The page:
Savings and Retirement Years

The number of years savings can be expected to last is a question worrying many current and soon-to-be retirees. The answer hinges on a number of issues, including how much annual income you'll need, what inflation does in the future and, most importantly, how long you will live. Although most people have no idea how long they will live, researching their life expectancy is one way to fill in this blank in their retirement plans. But how is life expectancy calculated and should you put much reliance on it when planning for the future? Here's what we found out when we consulted some experts.

Averages

Life expectancy can be roughly defined as the average age at which a group of people of the same age and gender are likely to die. Basically, it's determined by taking all the ages at which the people in a group are likely to die and then averaging them. Half will die by that age and half will live past it.

The most important thing to remember about life expectancy is that it doesn't lock in at birth. As you get older, the age to which you're expected to live gets higher because the people in your age group who have died are no longer counted in the equation. For that reason, you can't just check your life expectancy at age 65 and base your planning on that for the rest of your life.

For example, the life expectancy at birth for males born in 1931 was 59. Those who lived to age 30 then had a life expectancy of 67. At 65, those remaining can no anticipate living not two but 12 more years to age 77. And once they reach 70, their life expectancy increases to 79.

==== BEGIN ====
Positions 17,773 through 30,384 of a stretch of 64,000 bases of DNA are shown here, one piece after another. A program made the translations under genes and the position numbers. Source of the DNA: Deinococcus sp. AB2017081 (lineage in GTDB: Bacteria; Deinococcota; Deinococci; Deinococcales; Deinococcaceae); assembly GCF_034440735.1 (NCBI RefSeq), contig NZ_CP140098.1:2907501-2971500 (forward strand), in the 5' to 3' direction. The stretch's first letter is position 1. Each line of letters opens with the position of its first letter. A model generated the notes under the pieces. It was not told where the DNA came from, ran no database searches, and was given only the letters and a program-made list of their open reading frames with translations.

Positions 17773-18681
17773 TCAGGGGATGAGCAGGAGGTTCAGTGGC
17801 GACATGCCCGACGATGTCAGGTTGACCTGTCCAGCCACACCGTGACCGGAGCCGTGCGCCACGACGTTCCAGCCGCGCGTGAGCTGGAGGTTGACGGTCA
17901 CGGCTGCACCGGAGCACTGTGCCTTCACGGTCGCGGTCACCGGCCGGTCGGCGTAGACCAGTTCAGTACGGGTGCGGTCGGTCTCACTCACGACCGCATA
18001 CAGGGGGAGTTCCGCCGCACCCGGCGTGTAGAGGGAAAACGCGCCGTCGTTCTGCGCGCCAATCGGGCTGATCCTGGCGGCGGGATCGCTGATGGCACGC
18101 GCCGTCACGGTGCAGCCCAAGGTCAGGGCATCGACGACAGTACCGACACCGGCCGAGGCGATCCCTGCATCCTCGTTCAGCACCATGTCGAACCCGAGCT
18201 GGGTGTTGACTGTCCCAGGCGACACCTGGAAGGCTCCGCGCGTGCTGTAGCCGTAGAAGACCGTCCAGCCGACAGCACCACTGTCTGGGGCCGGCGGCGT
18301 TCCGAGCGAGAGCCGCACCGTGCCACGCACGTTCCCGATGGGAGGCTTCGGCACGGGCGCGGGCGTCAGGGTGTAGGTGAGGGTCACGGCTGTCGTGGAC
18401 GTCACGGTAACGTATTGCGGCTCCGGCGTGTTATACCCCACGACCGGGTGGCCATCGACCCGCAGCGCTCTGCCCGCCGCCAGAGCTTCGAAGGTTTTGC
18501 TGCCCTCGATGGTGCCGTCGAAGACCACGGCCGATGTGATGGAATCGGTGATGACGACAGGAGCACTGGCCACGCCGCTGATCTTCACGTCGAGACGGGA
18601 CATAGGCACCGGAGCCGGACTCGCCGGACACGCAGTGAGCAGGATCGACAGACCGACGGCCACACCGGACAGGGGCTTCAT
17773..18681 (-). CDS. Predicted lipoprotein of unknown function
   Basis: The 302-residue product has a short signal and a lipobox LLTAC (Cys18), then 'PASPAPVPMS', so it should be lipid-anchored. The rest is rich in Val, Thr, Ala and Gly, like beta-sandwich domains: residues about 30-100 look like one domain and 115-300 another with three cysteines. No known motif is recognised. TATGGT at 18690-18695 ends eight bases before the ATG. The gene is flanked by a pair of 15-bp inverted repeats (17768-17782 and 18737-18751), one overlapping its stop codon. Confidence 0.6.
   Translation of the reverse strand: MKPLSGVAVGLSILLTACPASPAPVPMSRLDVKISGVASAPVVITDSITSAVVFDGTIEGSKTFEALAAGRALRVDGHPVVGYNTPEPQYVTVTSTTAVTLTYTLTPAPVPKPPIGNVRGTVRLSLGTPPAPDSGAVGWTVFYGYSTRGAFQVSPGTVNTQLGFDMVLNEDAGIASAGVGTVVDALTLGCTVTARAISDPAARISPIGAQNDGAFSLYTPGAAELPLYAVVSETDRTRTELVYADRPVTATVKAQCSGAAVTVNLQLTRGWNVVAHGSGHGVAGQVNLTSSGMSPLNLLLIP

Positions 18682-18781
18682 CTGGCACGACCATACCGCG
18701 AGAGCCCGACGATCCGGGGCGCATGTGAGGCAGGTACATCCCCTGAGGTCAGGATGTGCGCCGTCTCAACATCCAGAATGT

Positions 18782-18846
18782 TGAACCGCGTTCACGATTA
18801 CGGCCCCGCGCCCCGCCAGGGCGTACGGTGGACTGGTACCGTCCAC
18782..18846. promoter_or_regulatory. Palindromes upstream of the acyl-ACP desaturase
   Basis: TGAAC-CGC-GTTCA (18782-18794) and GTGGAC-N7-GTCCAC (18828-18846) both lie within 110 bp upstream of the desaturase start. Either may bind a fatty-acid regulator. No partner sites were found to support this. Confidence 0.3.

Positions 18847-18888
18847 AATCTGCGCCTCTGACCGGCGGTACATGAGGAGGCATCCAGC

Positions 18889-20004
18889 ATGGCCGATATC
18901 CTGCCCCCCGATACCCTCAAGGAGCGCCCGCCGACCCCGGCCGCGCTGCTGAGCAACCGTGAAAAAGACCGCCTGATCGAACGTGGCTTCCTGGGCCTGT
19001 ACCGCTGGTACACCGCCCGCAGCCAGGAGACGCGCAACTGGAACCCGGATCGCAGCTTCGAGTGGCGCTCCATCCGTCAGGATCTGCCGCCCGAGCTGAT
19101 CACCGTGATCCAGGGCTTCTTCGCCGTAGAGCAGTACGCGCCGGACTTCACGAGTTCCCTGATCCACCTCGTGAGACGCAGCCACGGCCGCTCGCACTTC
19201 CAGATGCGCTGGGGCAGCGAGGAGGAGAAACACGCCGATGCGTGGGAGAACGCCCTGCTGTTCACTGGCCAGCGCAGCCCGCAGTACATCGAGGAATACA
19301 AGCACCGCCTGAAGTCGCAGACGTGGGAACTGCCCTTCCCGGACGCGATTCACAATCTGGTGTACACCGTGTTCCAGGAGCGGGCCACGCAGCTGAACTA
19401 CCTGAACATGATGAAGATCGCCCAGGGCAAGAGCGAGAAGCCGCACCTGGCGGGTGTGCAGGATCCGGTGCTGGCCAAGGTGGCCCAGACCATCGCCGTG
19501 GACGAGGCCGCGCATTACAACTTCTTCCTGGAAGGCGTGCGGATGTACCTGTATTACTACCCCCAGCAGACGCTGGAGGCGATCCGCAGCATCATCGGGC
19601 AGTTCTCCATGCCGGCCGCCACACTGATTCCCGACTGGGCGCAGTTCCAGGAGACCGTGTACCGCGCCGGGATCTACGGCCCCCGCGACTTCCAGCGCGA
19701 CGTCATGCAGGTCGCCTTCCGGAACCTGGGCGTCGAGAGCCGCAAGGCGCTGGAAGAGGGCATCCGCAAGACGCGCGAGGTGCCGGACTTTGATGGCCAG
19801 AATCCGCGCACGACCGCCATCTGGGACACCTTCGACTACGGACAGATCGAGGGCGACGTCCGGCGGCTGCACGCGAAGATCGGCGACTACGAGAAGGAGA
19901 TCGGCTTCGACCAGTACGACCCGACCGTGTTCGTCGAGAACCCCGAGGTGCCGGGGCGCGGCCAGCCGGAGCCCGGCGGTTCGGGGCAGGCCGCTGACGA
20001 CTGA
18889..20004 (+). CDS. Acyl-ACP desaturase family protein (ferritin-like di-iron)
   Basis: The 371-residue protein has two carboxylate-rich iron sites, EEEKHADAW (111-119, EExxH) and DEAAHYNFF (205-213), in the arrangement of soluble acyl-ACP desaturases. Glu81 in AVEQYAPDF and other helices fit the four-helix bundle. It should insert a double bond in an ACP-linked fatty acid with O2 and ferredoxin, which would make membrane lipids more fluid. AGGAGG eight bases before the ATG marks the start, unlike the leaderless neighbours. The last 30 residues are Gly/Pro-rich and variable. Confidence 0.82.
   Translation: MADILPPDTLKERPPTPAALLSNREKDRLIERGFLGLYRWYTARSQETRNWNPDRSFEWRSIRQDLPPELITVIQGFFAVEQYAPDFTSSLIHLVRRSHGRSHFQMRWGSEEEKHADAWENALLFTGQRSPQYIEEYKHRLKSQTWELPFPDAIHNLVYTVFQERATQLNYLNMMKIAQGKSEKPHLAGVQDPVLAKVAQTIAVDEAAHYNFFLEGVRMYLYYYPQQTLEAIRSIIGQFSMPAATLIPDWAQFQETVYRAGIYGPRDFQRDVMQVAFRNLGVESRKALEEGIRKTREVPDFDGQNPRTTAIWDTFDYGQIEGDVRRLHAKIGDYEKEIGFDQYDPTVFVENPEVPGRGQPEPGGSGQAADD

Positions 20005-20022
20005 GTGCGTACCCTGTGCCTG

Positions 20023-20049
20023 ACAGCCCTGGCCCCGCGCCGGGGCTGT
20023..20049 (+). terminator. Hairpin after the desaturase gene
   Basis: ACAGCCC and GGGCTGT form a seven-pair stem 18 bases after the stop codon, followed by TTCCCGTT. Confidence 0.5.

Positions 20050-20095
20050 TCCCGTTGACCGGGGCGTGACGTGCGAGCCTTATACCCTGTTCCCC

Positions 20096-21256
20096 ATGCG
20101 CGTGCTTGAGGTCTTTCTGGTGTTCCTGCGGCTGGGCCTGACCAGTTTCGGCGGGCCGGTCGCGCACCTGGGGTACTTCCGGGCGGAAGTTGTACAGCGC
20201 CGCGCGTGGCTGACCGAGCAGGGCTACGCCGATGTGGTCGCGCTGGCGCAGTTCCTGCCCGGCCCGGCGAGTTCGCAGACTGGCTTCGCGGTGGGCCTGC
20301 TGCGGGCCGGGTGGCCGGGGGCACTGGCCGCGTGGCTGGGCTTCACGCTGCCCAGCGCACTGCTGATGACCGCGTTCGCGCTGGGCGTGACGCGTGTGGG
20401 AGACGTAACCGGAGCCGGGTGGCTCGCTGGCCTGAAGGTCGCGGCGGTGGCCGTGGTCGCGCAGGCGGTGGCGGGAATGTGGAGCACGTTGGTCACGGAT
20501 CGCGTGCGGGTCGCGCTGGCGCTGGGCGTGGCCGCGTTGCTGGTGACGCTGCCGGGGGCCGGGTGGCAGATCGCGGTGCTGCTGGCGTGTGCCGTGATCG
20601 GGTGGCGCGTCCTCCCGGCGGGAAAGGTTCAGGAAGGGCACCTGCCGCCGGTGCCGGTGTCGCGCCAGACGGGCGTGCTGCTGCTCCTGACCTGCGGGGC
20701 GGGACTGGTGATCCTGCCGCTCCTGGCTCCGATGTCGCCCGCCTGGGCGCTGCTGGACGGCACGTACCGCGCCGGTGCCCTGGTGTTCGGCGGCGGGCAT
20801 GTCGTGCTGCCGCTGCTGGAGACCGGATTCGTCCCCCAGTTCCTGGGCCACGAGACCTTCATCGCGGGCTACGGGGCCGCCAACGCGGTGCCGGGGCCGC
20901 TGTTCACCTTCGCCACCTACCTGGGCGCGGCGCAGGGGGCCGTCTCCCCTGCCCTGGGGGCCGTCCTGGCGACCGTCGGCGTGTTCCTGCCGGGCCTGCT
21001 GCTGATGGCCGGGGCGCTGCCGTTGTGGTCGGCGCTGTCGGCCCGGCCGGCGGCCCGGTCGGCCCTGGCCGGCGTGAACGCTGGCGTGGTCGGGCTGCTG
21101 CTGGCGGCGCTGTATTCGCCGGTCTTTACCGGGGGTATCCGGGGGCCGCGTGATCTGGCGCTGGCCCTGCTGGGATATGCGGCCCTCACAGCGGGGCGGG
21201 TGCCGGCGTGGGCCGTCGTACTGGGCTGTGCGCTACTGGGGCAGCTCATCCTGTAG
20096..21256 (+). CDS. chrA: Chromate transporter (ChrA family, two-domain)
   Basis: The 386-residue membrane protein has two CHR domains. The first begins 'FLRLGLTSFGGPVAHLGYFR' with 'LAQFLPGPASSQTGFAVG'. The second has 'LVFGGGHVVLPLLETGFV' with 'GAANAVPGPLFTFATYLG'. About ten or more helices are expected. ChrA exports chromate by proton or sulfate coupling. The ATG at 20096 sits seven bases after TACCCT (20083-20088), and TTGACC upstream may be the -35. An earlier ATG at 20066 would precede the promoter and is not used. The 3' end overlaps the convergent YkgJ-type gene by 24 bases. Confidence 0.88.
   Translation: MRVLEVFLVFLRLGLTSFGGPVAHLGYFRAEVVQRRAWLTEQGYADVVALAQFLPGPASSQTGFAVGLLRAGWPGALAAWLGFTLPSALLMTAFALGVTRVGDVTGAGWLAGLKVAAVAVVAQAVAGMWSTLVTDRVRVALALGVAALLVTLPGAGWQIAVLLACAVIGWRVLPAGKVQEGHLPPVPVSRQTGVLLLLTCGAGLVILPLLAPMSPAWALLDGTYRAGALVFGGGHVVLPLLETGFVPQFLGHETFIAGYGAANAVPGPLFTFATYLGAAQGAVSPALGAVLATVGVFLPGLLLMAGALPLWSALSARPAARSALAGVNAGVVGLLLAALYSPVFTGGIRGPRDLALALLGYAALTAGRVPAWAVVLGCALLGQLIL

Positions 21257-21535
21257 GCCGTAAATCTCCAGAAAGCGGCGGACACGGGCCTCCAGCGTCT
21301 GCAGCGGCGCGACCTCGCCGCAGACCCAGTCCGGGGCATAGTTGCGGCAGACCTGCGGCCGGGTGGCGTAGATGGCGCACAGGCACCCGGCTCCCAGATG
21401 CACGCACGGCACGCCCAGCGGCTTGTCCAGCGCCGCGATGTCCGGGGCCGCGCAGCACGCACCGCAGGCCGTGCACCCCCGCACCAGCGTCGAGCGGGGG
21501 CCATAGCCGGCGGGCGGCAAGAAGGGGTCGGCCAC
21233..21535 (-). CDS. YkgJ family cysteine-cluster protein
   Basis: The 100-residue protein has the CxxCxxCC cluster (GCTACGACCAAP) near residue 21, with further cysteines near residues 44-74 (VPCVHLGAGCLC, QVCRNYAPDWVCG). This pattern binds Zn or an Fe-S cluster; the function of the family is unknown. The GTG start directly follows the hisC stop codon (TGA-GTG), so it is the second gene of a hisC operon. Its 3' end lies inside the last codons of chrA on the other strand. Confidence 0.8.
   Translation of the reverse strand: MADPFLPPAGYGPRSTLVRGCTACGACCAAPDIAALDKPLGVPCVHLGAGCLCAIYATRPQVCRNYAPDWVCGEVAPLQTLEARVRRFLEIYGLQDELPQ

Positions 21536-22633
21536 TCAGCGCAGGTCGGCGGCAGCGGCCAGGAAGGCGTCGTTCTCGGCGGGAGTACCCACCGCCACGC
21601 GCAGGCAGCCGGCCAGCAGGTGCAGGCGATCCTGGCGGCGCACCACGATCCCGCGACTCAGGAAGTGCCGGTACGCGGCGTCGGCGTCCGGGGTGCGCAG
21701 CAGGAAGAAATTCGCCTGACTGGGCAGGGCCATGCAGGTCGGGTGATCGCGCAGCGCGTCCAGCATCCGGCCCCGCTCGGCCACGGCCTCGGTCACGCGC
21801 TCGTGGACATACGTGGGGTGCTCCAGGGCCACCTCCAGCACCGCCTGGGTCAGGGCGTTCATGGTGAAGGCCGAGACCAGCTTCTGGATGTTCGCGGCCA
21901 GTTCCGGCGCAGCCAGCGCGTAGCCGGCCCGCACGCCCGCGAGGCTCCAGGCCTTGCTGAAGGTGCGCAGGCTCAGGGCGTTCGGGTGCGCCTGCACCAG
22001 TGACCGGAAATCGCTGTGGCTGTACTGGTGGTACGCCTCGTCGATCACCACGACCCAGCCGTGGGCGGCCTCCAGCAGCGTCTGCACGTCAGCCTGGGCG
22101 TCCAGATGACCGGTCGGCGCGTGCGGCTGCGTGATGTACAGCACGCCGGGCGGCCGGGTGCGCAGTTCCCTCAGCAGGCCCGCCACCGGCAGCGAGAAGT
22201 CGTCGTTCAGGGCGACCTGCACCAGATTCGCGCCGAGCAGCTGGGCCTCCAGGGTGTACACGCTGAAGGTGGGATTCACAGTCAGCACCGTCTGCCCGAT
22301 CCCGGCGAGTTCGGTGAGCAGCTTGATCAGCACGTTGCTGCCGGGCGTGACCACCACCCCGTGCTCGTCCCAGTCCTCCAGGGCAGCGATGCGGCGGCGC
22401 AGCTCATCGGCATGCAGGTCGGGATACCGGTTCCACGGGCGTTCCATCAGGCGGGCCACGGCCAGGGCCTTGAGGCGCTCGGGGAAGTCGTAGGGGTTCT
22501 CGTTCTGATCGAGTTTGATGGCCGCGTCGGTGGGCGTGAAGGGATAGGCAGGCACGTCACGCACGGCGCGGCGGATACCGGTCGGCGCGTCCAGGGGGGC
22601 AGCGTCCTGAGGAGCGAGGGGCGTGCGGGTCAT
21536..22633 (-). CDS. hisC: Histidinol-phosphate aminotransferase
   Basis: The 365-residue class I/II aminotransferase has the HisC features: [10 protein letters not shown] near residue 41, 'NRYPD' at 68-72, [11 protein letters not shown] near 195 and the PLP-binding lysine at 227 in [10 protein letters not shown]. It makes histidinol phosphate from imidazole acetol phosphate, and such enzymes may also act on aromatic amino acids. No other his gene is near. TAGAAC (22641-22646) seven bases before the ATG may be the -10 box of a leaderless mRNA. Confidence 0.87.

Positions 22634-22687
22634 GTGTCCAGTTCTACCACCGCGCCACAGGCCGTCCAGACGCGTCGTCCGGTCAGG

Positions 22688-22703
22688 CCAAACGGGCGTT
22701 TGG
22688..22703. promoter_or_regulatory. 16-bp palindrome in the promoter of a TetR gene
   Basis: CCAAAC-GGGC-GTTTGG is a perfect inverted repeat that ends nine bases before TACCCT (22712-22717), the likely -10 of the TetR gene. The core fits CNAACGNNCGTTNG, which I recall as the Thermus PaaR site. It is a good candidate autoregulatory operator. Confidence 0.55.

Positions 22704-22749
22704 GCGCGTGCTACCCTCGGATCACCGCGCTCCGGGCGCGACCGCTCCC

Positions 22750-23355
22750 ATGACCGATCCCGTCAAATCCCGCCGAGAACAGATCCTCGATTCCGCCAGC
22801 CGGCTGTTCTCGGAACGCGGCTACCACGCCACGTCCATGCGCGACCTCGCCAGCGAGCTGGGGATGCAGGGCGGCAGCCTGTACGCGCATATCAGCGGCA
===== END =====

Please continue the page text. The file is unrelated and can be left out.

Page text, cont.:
Life Expectancy Tables

Tables showing life expectancies for various groups are used by employers to figure pension benefits, by insurance companies to sell life insurance and annuities, and by taxpayers who are following IRS rules for computing minimum distributions from retirement plans.

No two life expectancy tables will be exactly alike. Their data depends on when and how the tables were created, where the death rates came from and whether they've been adjusted to make them more current.

For example, some companies still use the "83 GAM" table to calculate how much they need to provide their retirees with a lifetime of monthly pension payments. 83 GAM is based on 1966 data, which was updated with projections to 1983. Other companies use the newer UP-94 table, recommended by the Society of Actuaries, which shows significant increases in life expectancies at most ages.

The UP-94 table projects that men age 55 will live to age 80 and women to 84½. And someone who is 80, according to the table, can look forward to another eight to ten years of life.

Best Bet: Plan for Your 90s

Keep in mind that life expectancy figures are conservative. According to Dr. Kenneth Manton at Duke University's Center for Demographic Studies, individuals who don't smoke, maintain a healthy weight and keep their blood pressure and cholesterol under control with diet and exercise could live ten to 15 years longer than current tables project. If longevity runs in your family, your odds are even better.

Therefore, unless you have life-threatening health problems, it's a good idea for you and your spouse to plan on living into your 90s.

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